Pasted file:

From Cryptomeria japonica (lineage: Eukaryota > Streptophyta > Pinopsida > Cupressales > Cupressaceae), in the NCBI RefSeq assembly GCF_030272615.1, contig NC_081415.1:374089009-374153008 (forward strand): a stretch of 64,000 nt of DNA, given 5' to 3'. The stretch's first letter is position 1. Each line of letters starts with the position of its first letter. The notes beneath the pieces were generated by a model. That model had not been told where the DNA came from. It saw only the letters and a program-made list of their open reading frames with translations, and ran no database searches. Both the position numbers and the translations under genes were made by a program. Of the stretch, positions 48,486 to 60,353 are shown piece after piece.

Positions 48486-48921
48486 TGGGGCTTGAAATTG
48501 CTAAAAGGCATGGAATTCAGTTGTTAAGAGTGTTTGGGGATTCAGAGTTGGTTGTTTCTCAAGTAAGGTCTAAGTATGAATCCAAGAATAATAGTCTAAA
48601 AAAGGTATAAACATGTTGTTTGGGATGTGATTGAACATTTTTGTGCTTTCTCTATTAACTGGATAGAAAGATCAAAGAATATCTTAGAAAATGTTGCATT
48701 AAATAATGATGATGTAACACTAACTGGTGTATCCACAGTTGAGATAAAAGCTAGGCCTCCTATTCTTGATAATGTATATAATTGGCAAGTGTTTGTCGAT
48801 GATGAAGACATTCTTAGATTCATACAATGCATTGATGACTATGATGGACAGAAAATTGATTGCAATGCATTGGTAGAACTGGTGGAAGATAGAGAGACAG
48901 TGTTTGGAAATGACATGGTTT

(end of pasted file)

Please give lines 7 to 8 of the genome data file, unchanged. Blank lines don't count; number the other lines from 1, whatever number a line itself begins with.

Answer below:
48801 GATGAAGACATTCTTAGATTCATACAATGCATTGATGACTATGATGGACAGAAAATTGATTGCAATGCATTGGTAGAACTGGTGGAAGATAGAGAGACAG
48901 TGTTTGGAAATGACATGGTTT